The killer moment came when Supreme Court Justice Elena Kagan (you know, the one that’s not a lesbian) nailed Paul Clement, who argued on behalf of House Republicans to uphold the law. Clement was droning on about the wondrous merits of DOMA to make sure we kept our laws all neat and tidy when Kagan issued a harsh reality check. “Well, is what happened in 1996–and I’m going to quote from the House Report here–is that ‘Congress decided … to express moral disapproval of homosexuality,'” Kagan asked. Clement was at a loss for words for a moment, and then came out with this defense: “Look, we are not going to strike down a statute just because a couple of legislators may have had an improper motive.” And there you have it. Opponents of marriage equality have run out of excuses. DOMA was conceived in homophobia, which even by its defender’s admission, is wrong.
LGBTQ Nation reports on the Dems razzing the GOP for their continuing support of DOMA:
“It’s really disappointing and unworthy of a subject that is going before the Supreme Court of our country,” House Democratic leader Nancy Pelosi said Wednesday, referring to Republicans spending that money without input from House Democrats. Pelosi made the comments after emerging from the court hearing on whether to strike down parts of the 1996 law that denies married gay couples the federal benefits available to other couples.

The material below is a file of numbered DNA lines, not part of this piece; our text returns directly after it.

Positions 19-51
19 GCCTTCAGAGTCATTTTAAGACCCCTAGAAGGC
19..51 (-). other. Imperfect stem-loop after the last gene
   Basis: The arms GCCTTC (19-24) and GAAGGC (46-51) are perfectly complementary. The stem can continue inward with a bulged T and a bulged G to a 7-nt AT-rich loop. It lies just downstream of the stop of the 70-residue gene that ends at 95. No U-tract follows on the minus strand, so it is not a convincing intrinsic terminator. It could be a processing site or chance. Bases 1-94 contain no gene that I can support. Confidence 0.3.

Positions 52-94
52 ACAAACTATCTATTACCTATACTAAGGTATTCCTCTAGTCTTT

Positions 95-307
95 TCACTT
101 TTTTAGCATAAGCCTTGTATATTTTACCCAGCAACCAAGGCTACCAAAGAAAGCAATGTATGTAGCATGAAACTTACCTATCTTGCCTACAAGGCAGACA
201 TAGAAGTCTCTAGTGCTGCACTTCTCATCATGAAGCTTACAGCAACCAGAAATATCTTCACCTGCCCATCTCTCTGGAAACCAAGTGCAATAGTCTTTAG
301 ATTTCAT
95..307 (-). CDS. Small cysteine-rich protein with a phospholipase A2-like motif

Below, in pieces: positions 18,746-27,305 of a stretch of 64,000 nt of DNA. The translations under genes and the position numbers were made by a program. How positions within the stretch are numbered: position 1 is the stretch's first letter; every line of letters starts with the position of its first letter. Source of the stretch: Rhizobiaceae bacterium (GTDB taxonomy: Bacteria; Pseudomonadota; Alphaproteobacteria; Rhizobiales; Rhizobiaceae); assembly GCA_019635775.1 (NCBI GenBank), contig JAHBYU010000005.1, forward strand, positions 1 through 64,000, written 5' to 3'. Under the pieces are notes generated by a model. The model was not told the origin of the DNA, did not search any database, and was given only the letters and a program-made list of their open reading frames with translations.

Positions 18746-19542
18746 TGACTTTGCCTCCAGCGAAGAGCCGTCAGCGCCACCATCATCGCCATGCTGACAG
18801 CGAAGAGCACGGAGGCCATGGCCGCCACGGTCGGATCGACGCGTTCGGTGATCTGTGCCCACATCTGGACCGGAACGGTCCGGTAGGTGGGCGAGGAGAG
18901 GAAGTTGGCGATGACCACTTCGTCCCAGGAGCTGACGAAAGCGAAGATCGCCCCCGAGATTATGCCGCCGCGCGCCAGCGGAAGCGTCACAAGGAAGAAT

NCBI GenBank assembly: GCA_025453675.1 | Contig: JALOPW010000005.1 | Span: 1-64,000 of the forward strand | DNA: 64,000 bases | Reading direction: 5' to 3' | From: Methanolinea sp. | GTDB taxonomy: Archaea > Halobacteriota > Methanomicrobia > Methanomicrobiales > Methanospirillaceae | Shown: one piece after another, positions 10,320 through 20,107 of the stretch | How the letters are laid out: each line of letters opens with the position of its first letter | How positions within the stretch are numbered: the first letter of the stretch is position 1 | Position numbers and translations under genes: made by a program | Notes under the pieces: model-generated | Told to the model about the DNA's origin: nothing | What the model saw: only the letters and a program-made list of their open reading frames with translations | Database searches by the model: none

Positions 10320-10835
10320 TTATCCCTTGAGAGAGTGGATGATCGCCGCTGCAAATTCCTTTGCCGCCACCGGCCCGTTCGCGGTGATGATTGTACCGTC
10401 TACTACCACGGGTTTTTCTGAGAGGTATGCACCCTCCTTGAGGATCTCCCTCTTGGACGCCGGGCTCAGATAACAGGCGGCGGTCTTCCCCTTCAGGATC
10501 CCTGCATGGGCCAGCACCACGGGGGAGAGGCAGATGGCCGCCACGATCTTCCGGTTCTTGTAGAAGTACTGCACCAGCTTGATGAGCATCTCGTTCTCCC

At the American Prospect, EJ Graff talks about the DOMA hearing:
Listening today, I felt as if I were looking at two overlapping but entirely different worlds, one torn from the future and the other from the past. In one sunny, blue-sky universe, everyone agreed that my marriage was so ordinary that there was nothing to discuss–here, have a dandelion! But on the other side, a dark and stormy night, my marriage was a harbinger of social disarray and unimaginable moral peril. I remember that world well.
She warns that it’s not over yet:
I walked out of the court smiling broadly. But let’s be clear: This roller-coaster ride has a long way to go. No matter what the Court issues in its opinion come June, the question of my marriage is not going to be settled for a while. DOMA’s Section 2 will stay in place, telling the states that they needn’t recognize other states’ same-sex marriages. Which is part of why, when my family travels outside of New England, I take copies of the various legal papers that say my wife and I belong to each other. Not my marriage certificate, which would be meaningless in Texas. I take, rather, a packet of things like health-care proxies and wills. If we were to be sick or struck by a car in a foreign country like the Lone Star State, where my brother’s family lives, I have no idea whether the paramedic or medical examiner we’d encounter would be from the past or future universe. So I come prepared.